The Russian military continues to develop innovative electronic warfare technologies that could secure a crucial advantage in a future conflict. The latest addition to the Russian arsenal is the upgraded Leer-3 mini-drone system. According to Samuel Bendett, a research analyst at the Center for Naval Analyses, the Russian drones (usually Orlan-10s) operate in teams of three, with a truck acting as the command-and-control post. Working in conjunction with a ground station, the drones overfly the battlefield and jam enemy communications as far as 60 miles. Given that the Orlan-10 drones have a range of 75 miles, the Russian military could jam targets up to 135 miles away from the launching point.

“Russia has been using a UAV-mounted cellphone jammer for a number of years now. When these UAVs fly in teams, one acts as a signal-and-comms relay while another acts as a jammer. The Leer-3 systems have been around for about two years at this point,” said Bendett.

In practice, these mini-drones have been deadly. In Syria, for example, the Russian military has used the Leer-3 system to disseminate fake armistice messages to rebel forces. The jamming capabilities of the three UAVs ensured that the rebels couldn’t use their cellphones to verify the truce messages. They were, thus, forced to either fight on or take the bait. Those who were convinced by the messages soon regretted it.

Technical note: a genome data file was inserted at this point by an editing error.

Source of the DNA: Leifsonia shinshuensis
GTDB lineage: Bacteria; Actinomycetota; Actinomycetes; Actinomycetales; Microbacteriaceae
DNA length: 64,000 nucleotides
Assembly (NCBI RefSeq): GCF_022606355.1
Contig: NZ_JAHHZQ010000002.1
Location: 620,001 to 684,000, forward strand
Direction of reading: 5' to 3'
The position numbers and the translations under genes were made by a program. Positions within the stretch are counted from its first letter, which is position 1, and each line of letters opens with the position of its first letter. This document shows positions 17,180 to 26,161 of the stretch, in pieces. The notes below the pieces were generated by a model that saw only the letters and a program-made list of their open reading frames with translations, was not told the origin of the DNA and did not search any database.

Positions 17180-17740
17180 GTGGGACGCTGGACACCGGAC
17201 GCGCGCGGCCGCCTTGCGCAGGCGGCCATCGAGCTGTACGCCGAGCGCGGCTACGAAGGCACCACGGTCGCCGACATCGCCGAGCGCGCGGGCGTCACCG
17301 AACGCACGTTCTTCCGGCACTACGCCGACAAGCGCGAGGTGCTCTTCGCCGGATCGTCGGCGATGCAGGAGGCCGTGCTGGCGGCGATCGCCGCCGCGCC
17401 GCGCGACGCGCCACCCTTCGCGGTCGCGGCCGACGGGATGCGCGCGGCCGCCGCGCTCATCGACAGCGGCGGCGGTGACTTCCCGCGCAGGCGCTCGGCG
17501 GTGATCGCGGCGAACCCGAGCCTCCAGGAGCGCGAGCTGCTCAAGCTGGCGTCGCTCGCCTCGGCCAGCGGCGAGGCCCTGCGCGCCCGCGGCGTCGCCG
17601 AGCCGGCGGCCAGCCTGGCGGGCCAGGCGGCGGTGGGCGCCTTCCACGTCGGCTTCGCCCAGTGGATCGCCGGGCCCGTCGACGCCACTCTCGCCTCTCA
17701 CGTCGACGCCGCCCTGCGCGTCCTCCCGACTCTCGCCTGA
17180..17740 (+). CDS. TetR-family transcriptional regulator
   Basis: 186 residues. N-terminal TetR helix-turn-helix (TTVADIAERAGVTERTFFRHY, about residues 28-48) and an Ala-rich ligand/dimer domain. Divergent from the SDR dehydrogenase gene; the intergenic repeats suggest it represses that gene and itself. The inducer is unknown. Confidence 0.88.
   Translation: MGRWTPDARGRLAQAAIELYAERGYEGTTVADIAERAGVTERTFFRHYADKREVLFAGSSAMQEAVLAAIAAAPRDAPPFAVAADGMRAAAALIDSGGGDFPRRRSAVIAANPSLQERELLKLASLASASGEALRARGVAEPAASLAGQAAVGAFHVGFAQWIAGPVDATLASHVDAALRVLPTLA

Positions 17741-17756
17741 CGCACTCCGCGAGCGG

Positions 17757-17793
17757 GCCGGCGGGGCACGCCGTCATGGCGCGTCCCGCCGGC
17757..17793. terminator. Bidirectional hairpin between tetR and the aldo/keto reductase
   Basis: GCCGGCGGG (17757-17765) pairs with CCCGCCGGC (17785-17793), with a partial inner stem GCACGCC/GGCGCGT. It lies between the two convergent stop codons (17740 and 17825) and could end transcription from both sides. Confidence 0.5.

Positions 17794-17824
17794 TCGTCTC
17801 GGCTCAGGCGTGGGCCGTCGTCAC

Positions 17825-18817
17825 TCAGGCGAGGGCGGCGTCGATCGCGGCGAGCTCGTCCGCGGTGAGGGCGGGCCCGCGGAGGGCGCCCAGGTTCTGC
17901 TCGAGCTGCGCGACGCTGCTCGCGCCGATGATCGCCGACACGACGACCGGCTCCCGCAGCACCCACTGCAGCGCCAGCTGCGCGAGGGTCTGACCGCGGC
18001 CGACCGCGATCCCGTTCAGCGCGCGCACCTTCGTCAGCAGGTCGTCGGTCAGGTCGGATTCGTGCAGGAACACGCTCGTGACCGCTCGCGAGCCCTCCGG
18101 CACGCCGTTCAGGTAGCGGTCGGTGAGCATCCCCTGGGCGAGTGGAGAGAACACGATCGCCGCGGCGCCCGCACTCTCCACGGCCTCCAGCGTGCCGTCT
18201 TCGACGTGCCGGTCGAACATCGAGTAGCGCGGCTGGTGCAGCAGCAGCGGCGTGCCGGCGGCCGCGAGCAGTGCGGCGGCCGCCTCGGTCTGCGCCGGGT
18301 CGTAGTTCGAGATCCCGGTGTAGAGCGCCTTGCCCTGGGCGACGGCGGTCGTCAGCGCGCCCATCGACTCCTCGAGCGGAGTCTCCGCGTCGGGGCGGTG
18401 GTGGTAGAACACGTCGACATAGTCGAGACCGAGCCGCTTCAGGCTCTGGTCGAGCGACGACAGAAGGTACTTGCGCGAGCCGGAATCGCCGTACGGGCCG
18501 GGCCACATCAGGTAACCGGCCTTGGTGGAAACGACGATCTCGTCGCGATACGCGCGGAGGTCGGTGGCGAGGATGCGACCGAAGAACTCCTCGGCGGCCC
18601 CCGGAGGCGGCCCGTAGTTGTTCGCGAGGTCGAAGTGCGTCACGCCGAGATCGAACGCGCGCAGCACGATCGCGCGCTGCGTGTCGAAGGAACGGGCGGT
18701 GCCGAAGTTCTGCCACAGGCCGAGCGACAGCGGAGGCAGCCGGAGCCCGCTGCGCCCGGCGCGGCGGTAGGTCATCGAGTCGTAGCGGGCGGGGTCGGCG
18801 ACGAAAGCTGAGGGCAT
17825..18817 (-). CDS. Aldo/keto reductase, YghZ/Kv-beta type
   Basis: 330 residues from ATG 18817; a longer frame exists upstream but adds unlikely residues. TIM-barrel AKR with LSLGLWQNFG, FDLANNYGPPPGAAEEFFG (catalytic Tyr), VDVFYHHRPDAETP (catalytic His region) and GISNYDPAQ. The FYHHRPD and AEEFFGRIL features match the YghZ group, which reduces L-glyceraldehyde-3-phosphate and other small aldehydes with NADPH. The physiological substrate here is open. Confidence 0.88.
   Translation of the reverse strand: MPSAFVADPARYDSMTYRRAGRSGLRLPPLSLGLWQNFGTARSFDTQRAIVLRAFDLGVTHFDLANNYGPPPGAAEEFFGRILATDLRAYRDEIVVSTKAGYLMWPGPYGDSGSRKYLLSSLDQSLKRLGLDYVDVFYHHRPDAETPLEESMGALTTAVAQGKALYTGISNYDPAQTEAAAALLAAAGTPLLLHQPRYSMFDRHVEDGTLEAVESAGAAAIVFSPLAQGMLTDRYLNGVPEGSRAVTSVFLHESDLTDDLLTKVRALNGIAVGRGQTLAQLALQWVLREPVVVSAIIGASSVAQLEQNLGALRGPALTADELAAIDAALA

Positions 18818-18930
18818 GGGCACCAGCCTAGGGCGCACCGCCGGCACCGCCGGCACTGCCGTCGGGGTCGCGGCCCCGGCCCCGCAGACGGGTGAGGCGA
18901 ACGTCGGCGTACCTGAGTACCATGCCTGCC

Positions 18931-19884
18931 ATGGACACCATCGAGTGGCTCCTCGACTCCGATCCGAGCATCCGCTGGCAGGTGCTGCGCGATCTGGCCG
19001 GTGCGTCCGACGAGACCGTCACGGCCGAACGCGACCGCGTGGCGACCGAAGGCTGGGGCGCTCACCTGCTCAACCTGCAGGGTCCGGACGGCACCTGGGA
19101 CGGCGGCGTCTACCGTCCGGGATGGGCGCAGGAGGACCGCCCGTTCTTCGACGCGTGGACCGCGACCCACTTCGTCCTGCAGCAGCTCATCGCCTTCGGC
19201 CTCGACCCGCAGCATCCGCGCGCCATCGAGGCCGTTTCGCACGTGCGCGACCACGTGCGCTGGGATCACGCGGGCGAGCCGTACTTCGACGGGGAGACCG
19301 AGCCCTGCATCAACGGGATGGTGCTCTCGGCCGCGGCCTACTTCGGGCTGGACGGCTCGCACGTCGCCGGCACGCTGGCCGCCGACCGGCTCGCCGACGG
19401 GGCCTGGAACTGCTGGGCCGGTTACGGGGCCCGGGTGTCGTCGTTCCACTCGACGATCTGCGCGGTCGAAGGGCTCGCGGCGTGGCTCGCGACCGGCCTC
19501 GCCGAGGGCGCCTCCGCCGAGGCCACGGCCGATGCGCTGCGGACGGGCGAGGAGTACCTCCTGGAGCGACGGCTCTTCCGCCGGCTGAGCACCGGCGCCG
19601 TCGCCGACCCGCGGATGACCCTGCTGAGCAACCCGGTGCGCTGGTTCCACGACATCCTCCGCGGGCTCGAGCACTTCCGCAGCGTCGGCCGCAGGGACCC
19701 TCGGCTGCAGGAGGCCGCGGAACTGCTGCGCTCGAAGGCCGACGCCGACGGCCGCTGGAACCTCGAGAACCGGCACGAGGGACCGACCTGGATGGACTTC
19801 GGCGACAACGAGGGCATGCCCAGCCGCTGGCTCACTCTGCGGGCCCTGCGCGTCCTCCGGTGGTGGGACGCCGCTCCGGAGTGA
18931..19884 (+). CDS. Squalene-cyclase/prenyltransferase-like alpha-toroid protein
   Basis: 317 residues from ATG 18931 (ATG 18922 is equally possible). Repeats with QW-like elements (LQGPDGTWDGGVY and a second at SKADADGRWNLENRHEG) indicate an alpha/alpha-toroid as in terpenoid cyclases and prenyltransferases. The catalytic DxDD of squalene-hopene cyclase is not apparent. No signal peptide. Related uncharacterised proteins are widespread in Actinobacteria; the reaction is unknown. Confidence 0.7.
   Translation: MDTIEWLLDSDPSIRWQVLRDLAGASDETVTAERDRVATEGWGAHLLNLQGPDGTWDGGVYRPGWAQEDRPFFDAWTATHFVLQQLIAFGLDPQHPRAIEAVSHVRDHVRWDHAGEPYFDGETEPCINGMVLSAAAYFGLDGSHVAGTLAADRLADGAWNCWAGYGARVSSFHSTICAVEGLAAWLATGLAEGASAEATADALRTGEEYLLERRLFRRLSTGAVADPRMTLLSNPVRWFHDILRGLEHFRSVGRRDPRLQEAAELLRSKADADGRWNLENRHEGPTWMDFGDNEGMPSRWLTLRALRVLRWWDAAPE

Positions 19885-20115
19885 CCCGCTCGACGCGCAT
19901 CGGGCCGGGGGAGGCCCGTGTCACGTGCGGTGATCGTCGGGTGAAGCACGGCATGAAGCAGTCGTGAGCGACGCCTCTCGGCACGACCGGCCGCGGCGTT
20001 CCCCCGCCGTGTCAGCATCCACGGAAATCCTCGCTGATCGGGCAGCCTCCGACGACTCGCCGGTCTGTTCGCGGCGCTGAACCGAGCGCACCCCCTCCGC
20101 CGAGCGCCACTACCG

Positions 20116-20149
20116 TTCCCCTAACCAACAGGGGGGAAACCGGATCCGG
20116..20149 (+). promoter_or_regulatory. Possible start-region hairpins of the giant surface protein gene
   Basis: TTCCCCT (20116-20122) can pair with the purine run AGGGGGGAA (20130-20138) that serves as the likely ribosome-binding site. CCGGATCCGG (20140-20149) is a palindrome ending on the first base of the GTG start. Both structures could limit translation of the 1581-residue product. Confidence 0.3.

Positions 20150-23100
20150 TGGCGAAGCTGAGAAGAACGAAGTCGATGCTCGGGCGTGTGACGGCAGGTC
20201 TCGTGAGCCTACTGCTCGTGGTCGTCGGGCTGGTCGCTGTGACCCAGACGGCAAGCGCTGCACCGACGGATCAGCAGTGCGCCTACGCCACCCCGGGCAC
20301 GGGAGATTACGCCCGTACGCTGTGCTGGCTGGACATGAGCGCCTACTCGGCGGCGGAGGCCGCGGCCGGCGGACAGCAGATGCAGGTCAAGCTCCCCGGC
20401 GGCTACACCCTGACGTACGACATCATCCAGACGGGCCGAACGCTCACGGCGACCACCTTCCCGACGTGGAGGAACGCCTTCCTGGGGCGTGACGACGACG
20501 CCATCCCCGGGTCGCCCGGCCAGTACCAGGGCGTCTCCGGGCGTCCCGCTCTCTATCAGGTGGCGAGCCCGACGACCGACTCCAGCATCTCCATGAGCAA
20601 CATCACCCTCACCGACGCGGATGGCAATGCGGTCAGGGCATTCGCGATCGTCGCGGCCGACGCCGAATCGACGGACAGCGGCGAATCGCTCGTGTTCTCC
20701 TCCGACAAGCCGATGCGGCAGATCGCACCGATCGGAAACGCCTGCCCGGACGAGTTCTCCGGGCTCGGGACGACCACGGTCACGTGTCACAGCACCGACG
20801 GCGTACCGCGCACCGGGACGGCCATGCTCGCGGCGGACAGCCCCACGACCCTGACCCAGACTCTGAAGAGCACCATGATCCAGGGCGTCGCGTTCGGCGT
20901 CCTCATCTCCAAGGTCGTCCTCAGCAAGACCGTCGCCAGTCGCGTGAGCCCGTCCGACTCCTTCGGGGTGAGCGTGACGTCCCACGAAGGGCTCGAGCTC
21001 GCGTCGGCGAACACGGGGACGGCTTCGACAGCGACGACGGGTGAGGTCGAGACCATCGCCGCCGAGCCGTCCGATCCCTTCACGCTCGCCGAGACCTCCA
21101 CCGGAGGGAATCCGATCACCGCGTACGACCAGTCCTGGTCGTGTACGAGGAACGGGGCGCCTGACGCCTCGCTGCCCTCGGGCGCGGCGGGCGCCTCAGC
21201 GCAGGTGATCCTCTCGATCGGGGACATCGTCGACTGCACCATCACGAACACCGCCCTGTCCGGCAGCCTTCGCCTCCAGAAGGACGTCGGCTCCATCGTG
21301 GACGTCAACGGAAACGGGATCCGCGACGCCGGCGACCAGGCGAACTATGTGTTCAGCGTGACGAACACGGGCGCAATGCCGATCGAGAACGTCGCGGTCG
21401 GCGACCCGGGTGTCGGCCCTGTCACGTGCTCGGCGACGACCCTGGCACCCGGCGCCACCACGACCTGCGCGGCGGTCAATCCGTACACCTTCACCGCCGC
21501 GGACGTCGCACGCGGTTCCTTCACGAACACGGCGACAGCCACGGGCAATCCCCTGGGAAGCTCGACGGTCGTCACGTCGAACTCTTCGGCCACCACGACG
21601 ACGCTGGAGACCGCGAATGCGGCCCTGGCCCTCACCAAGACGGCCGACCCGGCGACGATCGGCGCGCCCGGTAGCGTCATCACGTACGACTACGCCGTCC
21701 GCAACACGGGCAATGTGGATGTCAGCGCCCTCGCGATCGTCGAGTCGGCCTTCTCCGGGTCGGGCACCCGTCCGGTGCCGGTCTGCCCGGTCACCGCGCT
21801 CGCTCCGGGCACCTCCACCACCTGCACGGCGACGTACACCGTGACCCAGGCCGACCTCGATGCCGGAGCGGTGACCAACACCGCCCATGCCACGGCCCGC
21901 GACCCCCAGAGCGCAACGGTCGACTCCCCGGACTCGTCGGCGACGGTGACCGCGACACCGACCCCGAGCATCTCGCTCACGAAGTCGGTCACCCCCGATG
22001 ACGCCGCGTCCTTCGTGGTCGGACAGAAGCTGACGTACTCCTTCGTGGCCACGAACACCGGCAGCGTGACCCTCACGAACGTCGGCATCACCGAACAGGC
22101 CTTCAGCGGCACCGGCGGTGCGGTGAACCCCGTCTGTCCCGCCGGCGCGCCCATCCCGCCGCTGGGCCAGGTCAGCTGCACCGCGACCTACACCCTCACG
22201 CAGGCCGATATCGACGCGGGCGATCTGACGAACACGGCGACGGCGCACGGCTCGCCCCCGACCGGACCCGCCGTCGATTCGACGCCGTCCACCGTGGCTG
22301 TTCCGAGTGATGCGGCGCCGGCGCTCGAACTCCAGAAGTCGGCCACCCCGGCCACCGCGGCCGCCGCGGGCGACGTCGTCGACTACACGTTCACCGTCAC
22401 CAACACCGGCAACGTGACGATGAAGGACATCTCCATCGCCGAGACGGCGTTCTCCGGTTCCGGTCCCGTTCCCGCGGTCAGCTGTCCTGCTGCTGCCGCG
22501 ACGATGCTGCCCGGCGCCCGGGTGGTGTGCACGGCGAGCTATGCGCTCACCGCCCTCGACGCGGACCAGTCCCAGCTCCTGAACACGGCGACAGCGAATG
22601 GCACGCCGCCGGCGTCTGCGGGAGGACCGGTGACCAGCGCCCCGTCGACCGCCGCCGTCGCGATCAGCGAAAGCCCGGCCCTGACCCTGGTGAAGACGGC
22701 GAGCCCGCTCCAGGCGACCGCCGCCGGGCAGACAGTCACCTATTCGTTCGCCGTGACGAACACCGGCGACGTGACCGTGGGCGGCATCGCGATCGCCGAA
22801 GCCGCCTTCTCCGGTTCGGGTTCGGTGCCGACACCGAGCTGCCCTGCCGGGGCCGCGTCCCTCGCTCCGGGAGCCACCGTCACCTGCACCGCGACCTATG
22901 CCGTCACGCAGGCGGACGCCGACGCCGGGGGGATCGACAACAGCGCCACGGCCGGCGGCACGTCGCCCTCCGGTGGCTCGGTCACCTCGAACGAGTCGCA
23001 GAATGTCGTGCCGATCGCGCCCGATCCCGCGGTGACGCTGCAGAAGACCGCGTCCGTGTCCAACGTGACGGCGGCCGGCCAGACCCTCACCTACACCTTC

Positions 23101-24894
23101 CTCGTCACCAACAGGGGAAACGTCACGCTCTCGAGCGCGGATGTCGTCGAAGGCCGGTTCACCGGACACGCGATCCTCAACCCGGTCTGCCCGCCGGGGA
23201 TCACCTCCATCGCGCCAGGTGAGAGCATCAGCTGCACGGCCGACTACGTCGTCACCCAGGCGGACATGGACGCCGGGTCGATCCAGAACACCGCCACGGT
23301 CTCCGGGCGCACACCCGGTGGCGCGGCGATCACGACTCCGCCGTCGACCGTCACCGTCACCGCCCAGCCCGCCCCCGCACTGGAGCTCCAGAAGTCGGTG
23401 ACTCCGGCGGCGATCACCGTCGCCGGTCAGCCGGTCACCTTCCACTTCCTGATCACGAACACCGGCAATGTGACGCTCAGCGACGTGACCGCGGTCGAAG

Furthermore, according to the U.S. Army’s Foreign Military Studies Office (FMSO), the Leer-3 system can be transformed into a “virtual cellular station by sending messages and totally controlling a subscriber’s devices once it replaces a base station. If it manages to take the place of a cellular communications tower, it can also send audio messages and small video clips to subscribers.”

But Syria hasn’t been the only battlefield where the Russian mini-drones have been operating. In Ukraine, government forces have reported electronic warfare attacks and then noticed Orlan-10s buzzing above them.

“It thus appears to have some psychological warfare mission implications, if it can do all of these tasks. The Leer-3 can reportedly block enemy mobile telephones while simultaneously not impeding the operation of friendly mobiles phones. The systems can collect telephone numbers and call these numbers while blocking other people’s signals. It may also be able to remotely connect user devices as well,” added the FMSO report.

But how does one counter the Russian threat? By deploying his own drone fleet, some argue.

Bob Work, a senior fellow at the Center for a New American Security and former Undersecretary of Defence, asserts, “There’s no way that a human is going to be able to keep up with these new generations of cognitive electronic warfare systems that are constantly scanning the electromagnetic spectrum and jamming software where it can. Humans just won’t be able to keep up with that. The expectation is once again, for electronic warfare, machines will fight against their machines.”